In the ceremony called “bou bhaat” , its customary for the new bride to prepare a dish for the new family members. I was nervously waiting to be summoned to the kitchen for a decisive display of my valour and skills. As though instinctively sensing my nervousness, my kind mother-in-law just told me to put the fish into the hot oil and turn them once. Of course,she had no idea that this was to be my first ever encounter with item- fish. I had never practise-fried fish. so, i picked up one piece of marinated fish , put it onto the ladle and threw it into the oil (with the inevitable oil-wash all around) , carefully maintaining an arm’s length from the pan ,instantly jumping back on a reflex movement . My mother-in-law just smiled a friendly smile and asked the cook to take care of the rest. Soon , it would be time for me to start practising my culinary skills in my own kitchen, i thought to myself (in a sad way).
My husband and i made our way to Chennai , a few days later. The newness of the place intimidated me as i was aware that i would be alone in the house all day with no one to talk to . There was this huge linguistic barrier that prevented a smooth conversation even with the sweet domestic help. The huge range of utensils and crockeries in the kitchen intimidated me even more. It wasn’t difficult to guess that my husband was a foodie. Having arrived in Chennai around mid-week, i did not need to don the kitchen-gear for two days ,due to the paucity of groceries or cook-ables. On Saturday however, i spotted bagfuls of vegetables and fish waiting anxiously in the kitchen to be cooked. I was puzzled to see the large variety of leafy vegetables, seasonal vegetables and fish.” How will i ever do justice to them?”, i thought to myself. I was almost certain now that my husband was a firm believer in maximal shopping and a connoisseur of food…the vast array of utensils ,crockeries and superabundance of groceries made it an easy inference. My husband also announced that his best friend was in town and would come home home for dinner with his wife. I could hear my rapid heart beat and was at wit’s end on the how’s of fixing a decent dinner for the much awaited guests.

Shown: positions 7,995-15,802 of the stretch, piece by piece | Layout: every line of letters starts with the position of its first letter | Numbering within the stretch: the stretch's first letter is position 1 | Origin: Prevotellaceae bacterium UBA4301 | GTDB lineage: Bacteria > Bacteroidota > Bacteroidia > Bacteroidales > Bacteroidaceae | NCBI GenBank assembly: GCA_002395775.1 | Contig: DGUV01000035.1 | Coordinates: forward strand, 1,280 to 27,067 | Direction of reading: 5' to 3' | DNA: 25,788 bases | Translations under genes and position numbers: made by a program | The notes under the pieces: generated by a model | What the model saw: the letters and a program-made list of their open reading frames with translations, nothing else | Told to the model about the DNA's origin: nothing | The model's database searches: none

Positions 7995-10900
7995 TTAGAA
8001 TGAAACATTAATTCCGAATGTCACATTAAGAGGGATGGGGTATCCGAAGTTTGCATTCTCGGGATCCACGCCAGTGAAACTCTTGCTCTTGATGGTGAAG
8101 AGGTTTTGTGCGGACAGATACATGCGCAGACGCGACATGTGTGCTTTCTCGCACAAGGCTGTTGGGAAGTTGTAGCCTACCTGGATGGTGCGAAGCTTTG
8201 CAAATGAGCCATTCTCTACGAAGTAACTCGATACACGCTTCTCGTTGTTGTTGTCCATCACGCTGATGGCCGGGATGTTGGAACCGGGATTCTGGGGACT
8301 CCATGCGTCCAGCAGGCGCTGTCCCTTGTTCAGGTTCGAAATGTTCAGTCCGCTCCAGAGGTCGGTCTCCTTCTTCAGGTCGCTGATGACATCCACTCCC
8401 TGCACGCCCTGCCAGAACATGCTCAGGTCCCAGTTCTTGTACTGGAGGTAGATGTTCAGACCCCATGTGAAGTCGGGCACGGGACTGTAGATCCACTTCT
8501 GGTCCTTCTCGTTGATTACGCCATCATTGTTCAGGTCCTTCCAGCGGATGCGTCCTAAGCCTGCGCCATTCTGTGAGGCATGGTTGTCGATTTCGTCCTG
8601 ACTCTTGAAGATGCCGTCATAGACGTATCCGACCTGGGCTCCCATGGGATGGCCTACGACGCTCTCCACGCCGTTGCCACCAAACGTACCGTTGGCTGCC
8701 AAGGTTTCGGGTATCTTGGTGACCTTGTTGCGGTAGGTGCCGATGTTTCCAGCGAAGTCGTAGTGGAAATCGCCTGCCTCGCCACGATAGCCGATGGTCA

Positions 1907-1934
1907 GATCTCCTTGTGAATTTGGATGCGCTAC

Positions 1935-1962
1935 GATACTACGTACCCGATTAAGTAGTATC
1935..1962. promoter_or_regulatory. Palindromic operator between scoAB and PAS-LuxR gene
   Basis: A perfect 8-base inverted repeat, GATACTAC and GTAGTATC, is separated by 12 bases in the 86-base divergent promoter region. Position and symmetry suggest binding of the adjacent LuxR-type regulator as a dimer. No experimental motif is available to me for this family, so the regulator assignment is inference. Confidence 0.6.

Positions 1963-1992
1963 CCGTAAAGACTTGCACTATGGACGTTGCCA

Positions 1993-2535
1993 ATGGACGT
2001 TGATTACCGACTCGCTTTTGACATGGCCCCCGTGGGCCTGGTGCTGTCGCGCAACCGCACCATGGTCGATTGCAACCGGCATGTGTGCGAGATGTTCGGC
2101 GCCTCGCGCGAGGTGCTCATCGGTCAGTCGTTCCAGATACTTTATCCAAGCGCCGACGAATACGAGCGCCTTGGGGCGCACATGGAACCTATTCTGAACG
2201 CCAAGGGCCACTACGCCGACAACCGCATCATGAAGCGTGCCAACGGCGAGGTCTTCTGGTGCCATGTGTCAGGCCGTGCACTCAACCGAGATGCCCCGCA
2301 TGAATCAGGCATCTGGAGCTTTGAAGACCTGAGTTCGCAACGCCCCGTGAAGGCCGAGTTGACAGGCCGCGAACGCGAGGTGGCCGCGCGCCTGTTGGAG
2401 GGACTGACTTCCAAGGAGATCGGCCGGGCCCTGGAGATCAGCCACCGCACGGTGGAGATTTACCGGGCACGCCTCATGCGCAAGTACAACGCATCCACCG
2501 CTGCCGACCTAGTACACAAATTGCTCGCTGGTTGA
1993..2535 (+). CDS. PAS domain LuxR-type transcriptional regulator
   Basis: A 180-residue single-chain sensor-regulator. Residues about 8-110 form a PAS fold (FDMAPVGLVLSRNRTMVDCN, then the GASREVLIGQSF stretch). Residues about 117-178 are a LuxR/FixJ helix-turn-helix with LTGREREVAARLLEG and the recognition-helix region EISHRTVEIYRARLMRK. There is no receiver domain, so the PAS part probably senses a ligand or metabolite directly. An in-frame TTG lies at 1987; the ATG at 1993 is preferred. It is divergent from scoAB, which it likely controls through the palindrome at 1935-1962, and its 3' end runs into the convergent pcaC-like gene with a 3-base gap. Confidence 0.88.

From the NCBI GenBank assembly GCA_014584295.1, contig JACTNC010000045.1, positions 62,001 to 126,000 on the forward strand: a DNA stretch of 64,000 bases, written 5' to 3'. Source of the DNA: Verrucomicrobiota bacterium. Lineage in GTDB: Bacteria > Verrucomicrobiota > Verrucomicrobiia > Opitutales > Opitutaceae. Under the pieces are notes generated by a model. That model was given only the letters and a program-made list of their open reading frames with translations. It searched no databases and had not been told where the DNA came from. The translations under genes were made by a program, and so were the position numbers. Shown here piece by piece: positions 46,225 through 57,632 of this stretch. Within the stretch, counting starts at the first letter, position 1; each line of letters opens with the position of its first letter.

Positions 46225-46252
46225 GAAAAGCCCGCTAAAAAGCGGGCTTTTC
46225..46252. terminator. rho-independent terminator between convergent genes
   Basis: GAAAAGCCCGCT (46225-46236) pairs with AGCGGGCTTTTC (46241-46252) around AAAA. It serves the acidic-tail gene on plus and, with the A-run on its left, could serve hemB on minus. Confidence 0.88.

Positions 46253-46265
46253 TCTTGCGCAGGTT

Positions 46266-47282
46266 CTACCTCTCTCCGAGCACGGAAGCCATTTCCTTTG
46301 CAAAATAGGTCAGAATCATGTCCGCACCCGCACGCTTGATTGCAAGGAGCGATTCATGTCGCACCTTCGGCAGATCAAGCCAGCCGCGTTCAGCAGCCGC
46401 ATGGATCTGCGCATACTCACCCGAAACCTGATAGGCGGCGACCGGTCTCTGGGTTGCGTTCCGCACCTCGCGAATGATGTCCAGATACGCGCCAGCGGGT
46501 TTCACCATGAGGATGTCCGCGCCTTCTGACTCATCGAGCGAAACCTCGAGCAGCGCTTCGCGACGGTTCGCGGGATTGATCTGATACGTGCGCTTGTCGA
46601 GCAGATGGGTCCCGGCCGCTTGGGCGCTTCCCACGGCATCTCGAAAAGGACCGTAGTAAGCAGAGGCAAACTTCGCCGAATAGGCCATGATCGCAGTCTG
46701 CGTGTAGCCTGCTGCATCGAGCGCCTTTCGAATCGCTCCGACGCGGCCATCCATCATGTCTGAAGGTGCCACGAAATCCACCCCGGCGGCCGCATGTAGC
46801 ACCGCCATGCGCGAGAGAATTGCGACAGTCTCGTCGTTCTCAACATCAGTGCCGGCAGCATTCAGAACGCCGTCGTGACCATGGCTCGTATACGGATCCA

I nervously tiptoed to my husband (who was engrossed in a cricket telecast on the TV) and confessed “i have never cooked a meal independently. i am scared about the dinner tonight. I am afraid i am far from perfect in the cooking department” ” I was not sure of his reaction and was therefore a little anxious. He smiled and said “Don’t worry. I cook reasonably well. i will take care of it.” while i was still trying to arrange the mounds of vegetables and fruits in the refrigerator , he entered the kitchen and started with the preparations.. putting the raw ingredients and spices into the blender. I was an assistant, washing and cutting the stuffs to be cooked. Fresh coriander , tomatoes,ginger, green chillies , garam masala, poppy seeds and mustard seeds swirled in the blender, changing partners frequently. In no time, he whipped up magical concoctions in green, brown,white, orange and red. 6 elaborate delicacies in 2 hours time. I was astonished and totally in awe of my Masterchef husband.
On weekdays, i would hang out with my best friend Google, search for various Bengali recipes online and try them out, more in an attempt to see that happy smile on my husband’s face rather than perfecting my culinary skills. Grinding the poppy and mustard seeds was a challenge and so was the next part… cooking fish and vegetables in distinctly defined gravies. I would spend hours in the kitchen to concoct a mere 3 course dinner. My husband would be all praise for the herculean efforts. sometimes the proportion of salt would be more, sometimes less… sometimes the masala would be over-cooked (you know what that means) and sometimes undercooked . I realised, perfect proportion of salt plus spices and perfect timing was the secret recipe for a perfect curry. (Beside, love , of course.) Yet, that perfect balance seemed to be so elusive , so unattainable.
It became a ritual for the husband and wife to cook together over the weekend . Cooking together also strangely became their bonding time when the newly weds would sing, talk , have meaningful conversations about their dreams and aspirations. And there would be guests and lots of interesting dishes and addas (conversations) over the hostess’s famous cups of tea and singing sessions adding to the storehouse of many many beautiful memories.
I often look back on those beautiful days… my struggles with pots and pans, the weekend cooking episodes /lessons and the way my husband embraced it all… all my imperfections, without judgement or criticism. I am here in my kitchen , rolling out yet another chapati … And, this time a perfect circle.
Here’s to more balance and harmony!
Published here earlier: